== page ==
Working Up A Load
"Every muzzleloader has a personality, just like people," Knight said. "No two muzzleloaders perform exactly alike with the same amount of powder, the same sabot and same projectile. If you are really interested in wringing all of the accuracy you can from your muzzleloader, then you are going to have to experiment with various loads. We recommend you start with two Pyrodex 50-grain pellets and the 250-grain Barnes or Knight Red Hot saboted bullet in our rifles. This load will give darn good accuracy in Knight rifles, but that does not mean that this load is the most accurate combination for your rifle. Experiment with different pellet combinations, and try various bullet and sabot combinations. Find the one that performs the best in your rifle and then stick with it.
"You will notice that I recommend Pyrodex Pellets," Knight continues. "That is not to say that either Pyrodex or black powder in granule is no good, both are good, but pellets have the advantage of always having consistent compactness, which results in very consistent velocities, much more consistent than you can attain with granules. That even pressure will enhance accuracy. I don't see any reason to use anything else."
And when it comes to projectiles, saboted bullets are the way to go, Knight said. "You get great accuracy, tremendous punch and excellent trajectory. Why would you shoot anything else?
"There are a lot of excellent bullets for muzzleloaders these days," Knight adds. "I like a fairly long bullet with a lot of bearing surface, say 1/4-inch minimum, with a 1/2-inch being even better. We also have found that a wider, deeper hollow-point bullet tends to deliver the optimum accuracy in our muzzleloaders.
"It is important that whatever bullet you choose be matched with the right sabot. You don't want one that you have to hammer down the barrel, but you don't want it to slide down on its own either. Choose a sabot, which loads easily, but still grips the bullet firmly."
What To Expect
"A good rifle in the hands of a competent rifleman should produce 1-1/2-inch groups at 100 yards with a scope and the same size at half that distance with open sights," Knight said. "I'm talking three-shot groups here. There is no need to shoot five or 10-shot groups with a muzzleloader. That is fine with a centerfire where you just jack in another round, but working up an accurate load with a muzzleloader is time-consuming enough without shooting five or 10-shot groups. Any well-built muzzleloader should be able to deliver that kind of accuracy. I've found that in most cases when someone complains about accuracy problems with one of our rifles, the problem is often the man behind the trigger and not the gun.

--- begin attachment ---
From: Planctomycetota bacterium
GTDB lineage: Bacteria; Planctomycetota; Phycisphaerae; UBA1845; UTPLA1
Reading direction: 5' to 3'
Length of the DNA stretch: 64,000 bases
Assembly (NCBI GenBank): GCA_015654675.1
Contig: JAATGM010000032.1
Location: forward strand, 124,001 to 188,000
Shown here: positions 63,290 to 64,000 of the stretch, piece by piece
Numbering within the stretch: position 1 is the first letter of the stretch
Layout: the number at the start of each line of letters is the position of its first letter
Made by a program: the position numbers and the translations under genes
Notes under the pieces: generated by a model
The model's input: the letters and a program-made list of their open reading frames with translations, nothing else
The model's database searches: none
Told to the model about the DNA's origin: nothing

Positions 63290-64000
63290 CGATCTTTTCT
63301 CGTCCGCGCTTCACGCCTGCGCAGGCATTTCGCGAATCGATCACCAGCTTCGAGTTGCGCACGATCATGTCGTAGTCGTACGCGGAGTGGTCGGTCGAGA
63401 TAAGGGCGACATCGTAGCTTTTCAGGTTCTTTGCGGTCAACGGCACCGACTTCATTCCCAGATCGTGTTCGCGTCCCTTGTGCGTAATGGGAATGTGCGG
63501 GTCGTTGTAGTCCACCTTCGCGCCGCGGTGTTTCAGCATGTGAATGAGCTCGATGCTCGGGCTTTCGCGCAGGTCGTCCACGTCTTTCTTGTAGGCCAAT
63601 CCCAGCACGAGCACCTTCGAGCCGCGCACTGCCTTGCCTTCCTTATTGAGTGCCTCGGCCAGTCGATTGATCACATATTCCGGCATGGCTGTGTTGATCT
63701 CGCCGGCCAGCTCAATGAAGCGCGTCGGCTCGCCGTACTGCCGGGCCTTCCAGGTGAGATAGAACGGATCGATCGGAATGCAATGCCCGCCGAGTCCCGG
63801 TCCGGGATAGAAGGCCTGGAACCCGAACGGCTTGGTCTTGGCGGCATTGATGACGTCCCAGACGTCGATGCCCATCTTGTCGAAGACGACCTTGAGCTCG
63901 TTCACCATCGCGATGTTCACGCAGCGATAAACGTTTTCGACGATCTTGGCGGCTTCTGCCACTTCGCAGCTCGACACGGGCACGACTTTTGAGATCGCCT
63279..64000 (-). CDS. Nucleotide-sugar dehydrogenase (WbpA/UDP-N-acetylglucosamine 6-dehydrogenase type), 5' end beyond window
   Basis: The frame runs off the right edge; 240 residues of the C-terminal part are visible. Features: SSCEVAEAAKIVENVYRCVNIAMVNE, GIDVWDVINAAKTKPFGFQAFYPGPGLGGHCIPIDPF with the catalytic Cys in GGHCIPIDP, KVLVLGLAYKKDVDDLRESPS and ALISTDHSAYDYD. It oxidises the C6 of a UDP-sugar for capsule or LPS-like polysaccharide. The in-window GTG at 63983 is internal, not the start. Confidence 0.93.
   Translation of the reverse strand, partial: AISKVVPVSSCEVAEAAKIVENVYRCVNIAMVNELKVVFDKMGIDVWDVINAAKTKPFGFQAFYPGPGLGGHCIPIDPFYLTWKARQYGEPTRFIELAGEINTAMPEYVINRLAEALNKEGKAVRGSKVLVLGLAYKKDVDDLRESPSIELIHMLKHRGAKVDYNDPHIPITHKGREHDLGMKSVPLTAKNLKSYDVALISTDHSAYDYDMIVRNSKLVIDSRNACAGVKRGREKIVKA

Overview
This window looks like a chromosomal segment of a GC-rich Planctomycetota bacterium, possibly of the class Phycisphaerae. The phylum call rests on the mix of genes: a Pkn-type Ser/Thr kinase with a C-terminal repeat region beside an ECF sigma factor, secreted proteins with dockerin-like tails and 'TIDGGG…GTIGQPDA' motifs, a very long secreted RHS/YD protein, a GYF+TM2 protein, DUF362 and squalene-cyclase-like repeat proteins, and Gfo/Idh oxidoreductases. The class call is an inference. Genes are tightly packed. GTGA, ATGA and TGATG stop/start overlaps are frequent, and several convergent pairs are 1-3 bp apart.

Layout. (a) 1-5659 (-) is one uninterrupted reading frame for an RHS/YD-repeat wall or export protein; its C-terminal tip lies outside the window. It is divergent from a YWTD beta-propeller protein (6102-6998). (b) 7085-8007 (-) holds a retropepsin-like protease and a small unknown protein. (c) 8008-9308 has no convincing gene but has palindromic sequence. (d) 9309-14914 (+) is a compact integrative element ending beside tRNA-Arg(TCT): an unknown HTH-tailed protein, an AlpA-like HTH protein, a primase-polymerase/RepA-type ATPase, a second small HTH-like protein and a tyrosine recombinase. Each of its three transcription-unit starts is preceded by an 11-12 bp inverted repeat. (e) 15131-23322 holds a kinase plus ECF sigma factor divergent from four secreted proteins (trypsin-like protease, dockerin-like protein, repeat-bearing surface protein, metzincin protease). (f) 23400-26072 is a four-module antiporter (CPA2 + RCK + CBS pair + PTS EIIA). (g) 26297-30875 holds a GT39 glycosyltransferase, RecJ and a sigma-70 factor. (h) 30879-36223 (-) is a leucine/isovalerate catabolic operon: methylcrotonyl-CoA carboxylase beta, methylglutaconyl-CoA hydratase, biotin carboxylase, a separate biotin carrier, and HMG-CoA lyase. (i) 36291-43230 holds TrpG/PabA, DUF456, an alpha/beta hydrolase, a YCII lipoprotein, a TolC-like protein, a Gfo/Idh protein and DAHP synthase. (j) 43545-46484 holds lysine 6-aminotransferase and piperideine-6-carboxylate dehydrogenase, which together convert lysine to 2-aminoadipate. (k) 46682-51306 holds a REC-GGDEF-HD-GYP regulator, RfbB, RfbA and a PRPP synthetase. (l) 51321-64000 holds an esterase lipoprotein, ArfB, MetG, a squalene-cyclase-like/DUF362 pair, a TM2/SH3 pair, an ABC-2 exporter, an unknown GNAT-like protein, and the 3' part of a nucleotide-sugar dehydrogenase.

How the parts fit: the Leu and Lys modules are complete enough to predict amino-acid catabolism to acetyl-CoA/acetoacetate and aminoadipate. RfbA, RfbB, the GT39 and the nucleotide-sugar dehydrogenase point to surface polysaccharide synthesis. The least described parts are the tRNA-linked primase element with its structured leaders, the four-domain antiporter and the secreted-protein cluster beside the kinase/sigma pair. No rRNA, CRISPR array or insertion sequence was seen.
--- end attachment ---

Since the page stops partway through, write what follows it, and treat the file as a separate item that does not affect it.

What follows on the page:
"There are some rules I follow on the range to keep human error to a tolerable minimum," Knight said. "I always shoot either from sandbags or a mechanical rest and once the rifle is nestled into the rest, I don't touch the forearm or barrel with my left hand (for right-handed shooters). I've seen guys try to sight-in with their finger looped over the top of the barrel. Others insist on gripping the forearm. Either way you are going to interfere with the performance of the rifle. Just leave the barrel and forearm alone.
"Snuggle into the stock, get a good sight picture, take a deep breath, let half of it out and squeeze," Knight recommends. "If you are doing it right the shot should be a surprise every time.
"Between shots I run one damp (not wet) patch down the barrel and one dry patch," he advises. "In hot weather, I wait five minutes between shots to give the barrel time to cool down. In colder weather you can knock a minute or two off of that time. The reason for this is that if you shove a plastic sabot down a hot barrel, the plastic will start to melt and deform, which is going to result in sabot failure and some horrendous accuracy problems. Sure this all takes time, but it is the only way I know to achieve the kind of accuracy a well-built muzzleloader is capable of delivering
"And one more thing Clancy," Knight concluded. "After a muzzleloader has been cleaned, you should always run a lightly oiled patch down the barrel to prevent rust. This light coating of oil, even if you run a patch or two before loading for the first time, is enough to influence trajectory. Most of my rifles will shoot 1-1/2 inches higher at 100 yards on the first shot. And since that is the shot, which counts in a hunting situation, I just always keep this in the back of my mind."
Just because you are toting a front-stuffer instead of a centerfire, don't think you have to settle for second rate accuracy. Take the tips Knight has shared here and use them to make your muzzleloader a genuine tack driver.